S.C. horse sellers, breeders struggle in buyer's market
S.C. horse prices plummet, sellers trying to get by
Tim Corley, co-owner of Noble Horse Farms in Saluda, looks out at Regatona, a 5-year-old Andalusian horse, that is nine months pregnant. Corley said the farm focuses on quality rather than quantity.
Sharon Knight, Noble Horse Farms co-owner in Saluda, said Andalusians are her favorite breed to work with, such as her two-year-old named Bondadosa. Knight said she is trying to wait out the poor economy before selling any of her horses again.
Sharon Knight of Noble Horse Farms said Andalusians, such as this 9-year-old Stallion named Hielo, usually sell for around $30,000, but in this poor economy they often sell for as low as $5,000.
Bruce Gates, along with his wife, Tracy, owns Open Gates Farm in Lexington. Bruce Gates feeds Smokey, one of their quarter eight horses, but said they won’t sell anytime soon because the asking prices are too low.
By Liz Segrist Edited by Pete Shooner Posted on April 22, 2010
The recession transformed South Carolina into a horse buyer's paradise and a horse seller's nightmare.
Sharon Knight, along with business partner and fiancé Tim Corley, owns Noble Horse Farms at 2364 Newberry Hwy. in Saluda where they breed and sell Andalusian horses.
Knight and Corley said prices went south about a year ago, and ever since, it's been hard to be a horse breeder or seller.
"Nothing is selling. Nobody is buying," Knight, 45, said. "If you want to buy one, now is the time to do it, because people are willing to lower their prices."
Even in a poor economy, Knight said the 18 Andalusians they own wouldn't usually go lower than around $5,000. But in a good economy, one can go for around $30,000, and for rare colors, one can go up as far as $60,000 to $80,000.
S.C. certainly is horse country. The industry brings an estimated $1 billion annually to the state, according to the Clemson Equine Extension Web site, but when the recession hit, prices of all breeds went dramatically downward.
Owners definitely felt the effects of a buyer's market, and Knight and Corley said they "barely made it through 2009, the roughest year."
"Everything for ourselves went on the back burner and everything for the horses went on the front burner," Corley, 53, said. "South Carolina was one of the last to really feel the recession, so we'll be the last to come out of it."
Horse owners around the state are dealing with the same issues as Knight and Corley. Bruce and Tracy Gates of Open Gates Farm at 194 Zenker Road in Lexington said the cost of caring for their eight quarter horses is staggeringly expensive, around $24,000 a year, not including any shows or unforeseen expenses.
Horse experts attribute several factors to lower prices and a tougher market for horse sellers and breeders:
- Over breeding.
- The last U.S. horse slaughterhouse closing in 2007.
- The overall lack of money due to the economy.
The poor economy took an unexpected toll on the Gates' selling prices. Tracy Gates said the combination of higher gas and feed prices, along with people having less money to spend on buying horses, caused many horse owners to come up short.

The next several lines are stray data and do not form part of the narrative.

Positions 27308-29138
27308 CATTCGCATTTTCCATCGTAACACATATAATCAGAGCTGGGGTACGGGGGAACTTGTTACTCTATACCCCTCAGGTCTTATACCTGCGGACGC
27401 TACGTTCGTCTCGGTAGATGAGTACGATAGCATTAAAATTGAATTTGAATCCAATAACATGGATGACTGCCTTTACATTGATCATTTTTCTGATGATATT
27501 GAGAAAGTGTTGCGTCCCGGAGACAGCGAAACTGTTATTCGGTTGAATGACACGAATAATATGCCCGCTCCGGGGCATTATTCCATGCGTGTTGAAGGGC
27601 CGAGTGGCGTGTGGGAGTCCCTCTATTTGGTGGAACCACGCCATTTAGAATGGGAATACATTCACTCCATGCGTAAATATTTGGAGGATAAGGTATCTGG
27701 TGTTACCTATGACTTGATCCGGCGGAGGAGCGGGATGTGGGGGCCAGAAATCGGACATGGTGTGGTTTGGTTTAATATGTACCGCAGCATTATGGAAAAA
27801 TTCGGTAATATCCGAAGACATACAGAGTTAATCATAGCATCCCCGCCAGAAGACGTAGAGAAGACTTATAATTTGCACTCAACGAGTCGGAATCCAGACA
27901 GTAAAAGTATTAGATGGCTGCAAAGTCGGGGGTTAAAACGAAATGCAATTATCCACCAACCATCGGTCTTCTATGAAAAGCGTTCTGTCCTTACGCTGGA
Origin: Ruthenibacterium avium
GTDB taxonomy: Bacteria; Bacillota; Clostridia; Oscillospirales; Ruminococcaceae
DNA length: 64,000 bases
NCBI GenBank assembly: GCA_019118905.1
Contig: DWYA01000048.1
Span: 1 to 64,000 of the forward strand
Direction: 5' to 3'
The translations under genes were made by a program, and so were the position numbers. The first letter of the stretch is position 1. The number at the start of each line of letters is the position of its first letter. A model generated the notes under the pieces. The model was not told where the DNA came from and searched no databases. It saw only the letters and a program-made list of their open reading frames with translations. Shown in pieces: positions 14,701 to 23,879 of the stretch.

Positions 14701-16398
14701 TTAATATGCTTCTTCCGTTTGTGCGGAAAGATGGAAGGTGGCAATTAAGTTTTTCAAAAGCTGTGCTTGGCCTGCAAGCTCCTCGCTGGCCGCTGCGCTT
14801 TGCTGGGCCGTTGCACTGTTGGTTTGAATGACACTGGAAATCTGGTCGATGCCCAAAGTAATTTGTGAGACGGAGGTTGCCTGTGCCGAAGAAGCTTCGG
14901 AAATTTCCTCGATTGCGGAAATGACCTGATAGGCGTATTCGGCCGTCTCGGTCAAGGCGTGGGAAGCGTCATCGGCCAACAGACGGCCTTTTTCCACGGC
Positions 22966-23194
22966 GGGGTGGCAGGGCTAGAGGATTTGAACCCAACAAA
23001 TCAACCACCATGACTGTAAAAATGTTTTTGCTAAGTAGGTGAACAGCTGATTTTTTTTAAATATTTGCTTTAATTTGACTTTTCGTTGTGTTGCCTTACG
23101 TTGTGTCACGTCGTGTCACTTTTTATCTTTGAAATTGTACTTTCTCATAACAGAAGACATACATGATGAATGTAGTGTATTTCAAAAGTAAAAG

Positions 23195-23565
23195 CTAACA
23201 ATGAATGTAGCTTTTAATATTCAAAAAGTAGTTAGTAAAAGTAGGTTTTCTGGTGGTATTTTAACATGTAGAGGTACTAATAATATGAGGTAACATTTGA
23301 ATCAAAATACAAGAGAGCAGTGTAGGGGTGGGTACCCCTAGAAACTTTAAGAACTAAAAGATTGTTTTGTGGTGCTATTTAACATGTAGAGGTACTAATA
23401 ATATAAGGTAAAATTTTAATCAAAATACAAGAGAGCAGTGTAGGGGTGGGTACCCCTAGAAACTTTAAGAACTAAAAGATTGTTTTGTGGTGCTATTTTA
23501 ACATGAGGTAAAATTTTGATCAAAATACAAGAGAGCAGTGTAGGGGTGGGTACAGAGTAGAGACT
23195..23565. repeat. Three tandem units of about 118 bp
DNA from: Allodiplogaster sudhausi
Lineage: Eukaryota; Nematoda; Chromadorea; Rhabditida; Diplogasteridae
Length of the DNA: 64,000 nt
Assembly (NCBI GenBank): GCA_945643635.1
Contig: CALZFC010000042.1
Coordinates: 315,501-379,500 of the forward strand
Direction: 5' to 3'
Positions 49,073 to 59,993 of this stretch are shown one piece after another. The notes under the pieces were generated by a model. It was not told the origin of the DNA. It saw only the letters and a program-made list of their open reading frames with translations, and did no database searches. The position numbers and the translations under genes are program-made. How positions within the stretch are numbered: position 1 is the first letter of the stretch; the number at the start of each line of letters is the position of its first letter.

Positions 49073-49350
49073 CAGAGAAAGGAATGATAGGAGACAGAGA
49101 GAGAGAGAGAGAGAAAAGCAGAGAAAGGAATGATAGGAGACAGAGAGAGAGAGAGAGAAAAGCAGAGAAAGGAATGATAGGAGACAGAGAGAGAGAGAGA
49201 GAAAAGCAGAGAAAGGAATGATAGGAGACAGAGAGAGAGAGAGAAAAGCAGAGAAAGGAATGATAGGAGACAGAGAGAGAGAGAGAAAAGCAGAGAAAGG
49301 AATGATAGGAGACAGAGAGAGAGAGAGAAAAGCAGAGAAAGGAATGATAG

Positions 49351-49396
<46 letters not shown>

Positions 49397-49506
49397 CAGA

Due to these factors, the Gates' selling prices have been dramatically lower.
"The last one I sold would have brought me about $5,000 four years ago, and now it brought me $2,000," Bruce Gates said.
The Gates said they don't have any plans to continue breeding or selling now because they know they won't be able to turn a profit.
Sarah Hare, National Barrel Horse Association district director for the Columbia region, said the closing of the last U.S. horse slaughterhouse possibly created some overpopulation.
"People just can't afford them anymore, so they're just letting them go for whatever they can," Hare said.
Over breeding and the economy caused decreased prices, especially at the lower economic end for horses, said Carol Deacon, S.C. Horseman's Council president in Rock Hill.
"Economic downturn has touched a lot of people and made them rethink a lot of their breeding choices, which is a good thing," Deacon said of breeding the best horses for the best possible offspring.
Vicky Hall grew up loving horses and opened Heritage Hall Stables at 323 Garbar Lane in Moncks Corner seven years ago, but said she isn't even trying to sell her horses now.
Hall said the poor economy has had a ripple affect on S.C.'s horse industry. Hay, grain, corn and gas prices went up, as did the cost of newspaper advertising, and people could neither feed nor advertise their horses, she said.
Linda Symborski quit her job as a registered nurse in 1977 to own, sell and board horses at her Pendleton farm, The Heritage at 1200 Cherry St. Ext. She said she won't sell or breed now because she won't settle for the current asking prices. For example:
-A young, trained horse would previously have sold for $7,500 and now sells for around $2,500.
-As for her trained horses for jumping and under saddle riding, she used to sell them for $25,000 and now the average asking price is around $10,000.
Despite Symborski's drastic drop in sales and her halt on breeding, she has had more boarding inquiries than ever before this year. She owns six and currently boards 19.
Bruce Gates said good horses are now available for as low as $50. "With $50, you won't be buying one of mine. But, I have faith that it will pick back up," he said.
Knight said although they've made personal cutbacks, there's nothing she'd rather be doing than caring for her horses. Due to their strict budgeting, they've been able to resist selling for less and to hold out for an improved economy.
"If you can't wait, you're going to end up selling dirt cheap," Knight said. "But, if you're in the position to wait, I think the market's going to turn around."